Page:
Do we know what the Common Core tests will look like? May be. Somewhat. We know a little bit about the upcoming tests because the two assessment agencies, Partnership for Assessment of Readiness for College and Careers (PARCC), and the Smarter Balanced Assessment Consortium (Smarter Balanced), have, on their web sites, presented a few sample questions. But knowing a bit about the test questions is one thing and taking the actual test something different.
Realizing the need to develop a place on the Internet where students can take a test very much like the real ‘Common Core’ test, a few concerned parents got together to design a testing web site to meet the needs of the students. That web site, MasterYourMath dot com (http://www.masteryourmath.com/), is now functional. MasterYourMath dot com is not only for the founders’ children, it is for all the children, everybody…for free. Currently, at MasterYourMath dot com web site [http://www.masteryourmath.com/] students can take Common Core look-alike mathematics tests for Grades 3, 4, and 5. Plan is to add tests for other grades too. MasterYourMath dot com founders hope to see students all over the US and beyond take advantage of this easy-to-use web site to test themselves and identify their areas of strength and weakness in the Common Core material.
http://www.masteryourmath.com/

Riaz Haq said...

The new trend of online educational assistance to students would soon become a viable alternative to academies which can be found in every nook and corner with a general perception to achieve good grades in examinations.

The idea of attending academies became popular a decade ago and even parents are also of the view that there was no concept of after-school tuition in their student life.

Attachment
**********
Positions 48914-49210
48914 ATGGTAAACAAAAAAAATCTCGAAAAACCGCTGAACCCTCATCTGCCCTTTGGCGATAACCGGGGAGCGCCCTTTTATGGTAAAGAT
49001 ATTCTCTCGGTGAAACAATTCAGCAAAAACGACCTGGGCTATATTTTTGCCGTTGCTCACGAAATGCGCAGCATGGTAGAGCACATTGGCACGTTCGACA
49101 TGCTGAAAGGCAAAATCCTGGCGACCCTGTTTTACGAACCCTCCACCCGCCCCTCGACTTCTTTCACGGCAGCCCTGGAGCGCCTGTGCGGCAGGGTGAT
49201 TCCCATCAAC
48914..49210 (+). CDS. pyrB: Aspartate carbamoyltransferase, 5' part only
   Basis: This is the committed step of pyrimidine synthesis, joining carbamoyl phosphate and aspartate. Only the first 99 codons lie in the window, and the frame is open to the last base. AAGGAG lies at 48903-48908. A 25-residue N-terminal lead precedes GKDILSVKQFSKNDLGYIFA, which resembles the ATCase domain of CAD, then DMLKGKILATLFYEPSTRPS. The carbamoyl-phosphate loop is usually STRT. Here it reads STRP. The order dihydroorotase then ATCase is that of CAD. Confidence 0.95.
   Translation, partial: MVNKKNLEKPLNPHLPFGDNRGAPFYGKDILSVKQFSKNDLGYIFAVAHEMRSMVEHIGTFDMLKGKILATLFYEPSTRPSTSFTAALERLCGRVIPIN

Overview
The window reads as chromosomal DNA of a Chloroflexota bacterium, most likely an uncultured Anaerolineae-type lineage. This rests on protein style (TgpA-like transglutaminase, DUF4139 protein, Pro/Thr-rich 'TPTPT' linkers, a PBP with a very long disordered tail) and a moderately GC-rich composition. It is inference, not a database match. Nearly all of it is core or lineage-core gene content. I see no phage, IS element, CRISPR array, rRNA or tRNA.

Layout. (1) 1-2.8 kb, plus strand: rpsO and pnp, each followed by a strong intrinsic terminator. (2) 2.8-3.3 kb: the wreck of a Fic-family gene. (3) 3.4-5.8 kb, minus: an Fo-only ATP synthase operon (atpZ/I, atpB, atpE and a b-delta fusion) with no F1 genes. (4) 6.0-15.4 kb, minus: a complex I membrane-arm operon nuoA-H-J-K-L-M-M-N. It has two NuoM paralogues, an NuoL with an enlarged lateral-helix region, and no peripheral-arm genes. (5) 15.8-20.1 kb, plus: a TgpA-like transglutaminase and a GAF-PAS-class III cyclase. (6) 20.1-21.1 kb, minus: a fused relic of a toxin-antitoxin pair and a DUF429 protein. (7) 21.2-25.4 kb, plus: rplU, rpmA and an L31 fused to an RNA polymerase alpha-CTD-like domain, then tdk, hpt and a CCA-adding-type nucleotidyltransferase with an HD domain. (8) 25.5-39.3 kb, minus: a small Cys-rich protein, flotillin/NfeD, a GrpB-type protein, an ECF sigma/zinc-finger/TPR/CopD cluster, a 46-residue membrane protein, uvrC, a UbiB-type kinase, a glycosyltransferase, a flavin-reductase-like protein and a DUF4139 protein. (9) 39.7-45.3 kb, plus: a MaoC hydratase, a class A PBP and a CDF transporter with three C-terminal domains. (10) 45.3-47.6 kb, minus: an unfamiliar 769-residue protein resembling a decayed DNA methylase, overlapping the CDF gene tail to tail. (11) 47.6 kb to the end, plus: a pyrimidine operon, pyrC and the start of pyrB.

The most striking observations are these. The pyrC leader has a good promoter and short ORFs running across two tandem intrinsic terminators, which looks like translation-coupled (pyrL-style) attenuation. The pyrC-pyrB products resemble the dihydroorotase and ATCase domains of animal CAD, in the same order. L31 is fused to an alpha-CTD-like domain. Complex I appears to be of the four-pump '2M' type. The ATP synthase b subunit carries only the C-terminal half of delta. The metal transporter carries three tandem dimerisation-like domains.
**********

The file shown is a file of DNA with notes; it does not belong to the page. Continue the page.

But now, a general perception has developed that a student, without attending academies, cannot get good marks.

Probably, this has been the reason for parents to blindly spend on their children's academies whether tutors are clearing the concepts or not that is usually not the concern but parents simply get satisfied from the fact that their child is getting "extra assistance for studies."

The other fact is that owing to mushrooming of academies, standards of teaching at schools have dropped with no efforts to fix them.

"All this has given rise to academy mafia which has plagued our society. We see tuition centres opening in every other street," Muhammad Iqbal, father of a student, said on Sunday.

He said such centres exploit both parents and students in the name of `quality education' while in reality, all this is a result of lack of `quality education' in schools and colleges.

Rahim Khan, guardian of a 9th class student, informed that the fast growing academy industry is a living proof that teachers are unable to deliver their concepts effectively.

What is even more painful is that many a time teachers deliberately do not clear concepts of their students so that they are left with no choice but to join their academies in the evening.

He termed this situation "very sad" and supported the trend of online education, which, he said, would be a viable alternative to throwing money to support a broken system.

"Our education sector is already bickering in pain. There is a dire need for institutes to come up with solutions to stop this exploitation," he opined.

The first alternative is Sabaq Foundation's website www.sabaq.pk which is an online video tutorial website with free video lectures for Pakistani students. The website provides tutorials for four main science subjects -- Mathematics, Physics, Chemistry and Biology for SSC, FSc and O Level students. The best thing about this website is that all tutorials have been prepared and sequenced following the exact syllabus of respective boards Cambridge, Federal, Punjab, Sindh, Khyber Pakhtunkhwa (KPK) and Balochistan.

Another example is that of Maktab.pk which is quite similar to Sabaq and provides lecture videos for four science subjects for FSc students.

So clearly, there are people who recognize the deficiencies of the current state of affairs and are working to resolve them.

When contacted, an education expert was of the view that non-profit initiatives

like these can be a game changer in society and once enough awareness is created about such free educational resources, students can

surely get rid of hassle and cost of after-school academies.

http://www.thenews.com.pk/Todays-News-6-296927-Online-help-for-studies-a-viable-alternative-to-academies